November 15, 2005
Digital Classroom - Ammon
I think digital media is still in the infant stages of teaching usage, and as such is caught in a middle point as to what it has done and what it can do. To be uncharacteristically short for a historian, I think digital media has added no real new dimension to teaching and learning. On the other hand, I don't feel that the full potential for digital media has been reached. I shall explain (in true, long-winded historian fashion in the 'Extended Entry').
First off, I think the affect of digital media will have a similar impact on the field of history as with other fields. For the purpose of this post, I had K-12 teaching and learning in mind.
I don't think digital media has added anything new to teaching and learning. It seems to me that anything that can be done with media of the digital persuasion, can and has been done with conventional forms of media (pictures, movies, slides, film strips – a personal favorite, et.). In effect, it is my belief that digital media, as we know it today (and bits of yesterday, too), is basically another teaching and learning tool, not unlike what we already have. Examples: A student goes to a web page (the principle form of digital media) to learn more about subject X. The student is presented with words, pictures, and if the budget was big enough, interactive games and movies. These things were already available. Said student could open a text book and find words and pictures. The teacher could provide a movie or film strip (my personal favorite). The student could interact with fellow students (wo, can they do that nowadays?) and play a game. All with relatively the same level of teaching and learning quality. I admit that there are some blatant generalities in my analysis, but this is pretty much off the top of my head, and not a detailed research here. I've thought about it, but nay the less, off the top of my head.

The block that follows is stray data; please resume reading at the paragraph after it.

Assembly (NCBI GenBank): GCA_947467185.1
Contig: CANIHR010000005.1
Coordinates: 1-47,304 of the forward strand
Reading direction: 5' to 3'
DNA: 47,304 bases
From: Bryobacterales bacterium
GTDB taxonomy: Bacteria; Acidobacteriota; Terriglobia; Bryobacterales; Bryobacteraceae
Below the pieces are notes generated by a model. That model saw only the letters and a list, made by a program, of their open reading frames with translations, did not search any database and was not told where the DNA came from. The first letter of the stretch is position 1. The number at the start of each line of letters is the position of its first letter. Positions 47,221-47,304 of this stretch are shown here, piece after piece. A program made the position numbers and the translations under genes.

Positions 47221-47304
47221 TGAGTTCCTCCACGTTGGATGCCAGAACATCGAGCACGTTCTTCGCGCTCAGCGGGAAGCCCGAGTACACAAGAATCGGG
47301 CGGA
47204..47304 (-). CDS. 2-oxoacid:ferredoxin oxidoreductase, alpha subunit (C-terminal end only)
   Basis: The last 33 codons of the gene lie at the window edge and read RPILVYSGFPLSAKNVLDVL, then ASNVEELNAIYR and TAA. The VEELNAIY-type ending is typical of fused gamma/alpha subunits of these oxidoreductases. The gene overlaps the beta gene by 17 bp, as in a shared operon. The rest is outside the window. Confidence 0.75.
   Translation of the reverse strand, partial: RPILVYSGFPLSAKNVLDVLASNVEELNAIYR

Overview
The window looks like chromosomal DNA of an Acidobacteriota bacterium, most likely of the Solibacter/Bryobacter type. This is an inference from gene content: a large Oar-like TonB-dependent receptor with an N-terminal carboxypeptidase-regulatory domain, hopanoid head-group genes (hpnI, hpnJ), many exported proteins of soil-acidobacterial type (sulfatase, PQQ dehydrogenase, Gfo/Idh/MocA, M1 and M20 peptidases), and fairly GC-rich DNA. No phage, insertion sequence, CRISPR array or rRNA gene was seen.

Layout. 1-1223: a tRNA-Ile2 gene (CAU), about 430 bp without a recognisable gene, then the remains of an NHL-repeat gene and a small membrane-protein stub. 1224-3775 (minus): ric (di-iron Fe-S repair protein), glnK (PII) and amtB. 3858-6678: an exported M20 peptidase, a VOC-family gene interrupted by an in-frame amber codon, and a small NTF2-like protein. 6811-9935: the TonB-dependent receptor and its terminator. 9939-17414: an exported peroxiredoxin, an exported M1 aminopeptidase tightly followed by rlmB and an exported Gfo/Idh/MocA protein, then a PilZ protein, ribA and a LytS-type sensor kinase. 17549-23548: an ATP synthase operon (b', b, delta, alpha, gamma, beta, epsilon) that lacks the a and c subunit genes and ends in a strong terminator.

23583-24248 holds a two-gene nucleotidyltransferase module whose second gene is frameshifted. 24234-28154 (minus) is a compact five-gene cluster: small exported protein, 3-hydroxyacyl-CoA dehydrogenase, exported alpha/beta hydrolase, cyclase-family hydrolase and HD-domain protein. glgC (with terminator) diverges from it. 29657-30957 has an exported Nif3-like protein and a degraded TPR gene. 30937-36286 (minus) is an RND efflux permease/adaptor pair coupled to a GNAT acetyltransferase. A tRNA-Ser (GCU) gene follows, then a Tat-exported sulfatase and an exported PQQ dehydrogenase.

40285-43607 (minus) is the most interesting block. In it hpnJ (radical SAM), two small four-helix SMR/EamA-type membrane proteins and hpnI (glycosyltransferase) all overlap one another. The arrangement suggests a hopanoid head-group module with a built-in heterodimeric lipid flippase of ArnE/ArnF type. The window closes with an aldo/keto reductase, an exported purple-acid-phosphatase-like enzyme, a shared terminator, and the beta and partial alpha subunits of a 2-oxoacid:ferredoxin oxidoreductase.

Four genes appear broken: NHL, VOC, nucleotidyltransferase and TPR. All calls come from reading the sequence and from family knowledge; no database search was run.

While digital media may not provide much new, I do believe that it has the extreme potential to benefit in ways other media cannot. As in all things, it must be used in moderation and with wisdom. The surveys and research being done about the use of technology in teaching and learning is the necessary step in determining how best to apply digital media. An example of good use of digital media (in this case a very interactive computer program used at a K-12 school). I worked at this school where I was able to observe the results in the reading skills of students before and after using the computer program for an extended period of time. The program was set up for students who had problems reading at their grade level. They would be taken out of class for 10-20 minutes each day to 'play' this game on the computer. With nary an exception, each student improved their reading because of this digital media. With proper usage, such as vaguely described, digital media can have a great impact on learning and teaching.
Anyhow, in a historian nutshell, that's how I think digital media has and will have an affect on teaching and learning history.
[The above was written as such with total awareness and apprehension that someone, somewhere, would actually read it.]
Posted by ashephe1 at November 15, 2005 05:11 PM
"I don't think digital media has added anything new to teaching and learning. It seems to me that anything that can be done with media of the digital persuasion, can and has been done with conventional forms of media (pictures, movies, slides, film strips – a personal favorite, et"
Of the top of my head I can think one example of digital collaborative learning that is near impossible to duplicate in any convential form: discussion forums (or blogging). To have a forum where a student can purposely read the thoughts of their colleagues (very different from the discusions in class as they have time to research and document ideas) and respond is invaluable. In addition to that, to allow the discussion to take place at times conducive the students' schedule is also quite amazing.
Posted by: nona at November 15, 2005 06:38 PM
That's a good point. Something similar to blogging and discussion forums is 'brain-storming'.
I fear I used too many superlatives and absolutes in my statements. I meant my comments to be much more general than they sound.
Posted by: Ammon at November 15, 2005 10:44 PM